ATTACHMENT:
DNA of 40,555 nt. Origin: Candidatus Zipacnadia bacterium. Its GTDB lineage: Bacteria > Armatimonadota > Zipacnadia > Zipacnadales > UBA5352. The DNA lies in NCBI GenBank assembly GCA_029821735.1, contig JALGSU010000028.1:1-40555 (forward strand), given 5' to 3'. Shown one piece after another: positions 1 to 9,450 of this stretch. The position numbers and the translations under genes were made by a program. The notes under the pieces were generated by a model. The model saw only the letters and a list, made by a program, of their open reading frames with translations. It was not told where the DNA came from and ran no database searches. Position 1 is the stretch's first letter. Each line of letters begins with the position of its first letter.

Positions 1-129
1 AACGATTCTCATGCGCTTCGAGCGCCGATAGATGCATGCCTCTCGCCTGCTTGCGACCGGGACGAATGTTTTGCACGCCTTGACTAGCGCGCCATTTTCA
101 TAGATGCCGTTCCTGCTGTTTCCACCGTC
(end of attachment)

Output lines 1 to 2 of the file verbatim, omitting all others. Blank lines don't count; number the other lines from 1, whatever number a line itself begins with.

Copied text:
DNA of 40,555 nt. Origin: Candidatus Zipacnadia bacterium. Its GTDB lineage: Bacteria > Armatimonadota > Zipacnadia > Zipacnadales > UBA5352. The DNA lies in NCBI GenBank assembly GCA_029821735.1, contig JALGSU010000028.1:1-40555 (forward strand), given 5' to 3'. Shown one piece after another: positions 1 to 9,450 of this stretch. The position numbers and the translations under genes were made by a program. The notes under the pieces were generated by a model. The model saw only the letters and a list, made by a program, of their open reading frames with translations. It was not told where the DNA came from and ran no database searches. Position 1 is the stretch's first letter. Each line of letters begins with the position of its first letter.

Positions 1-129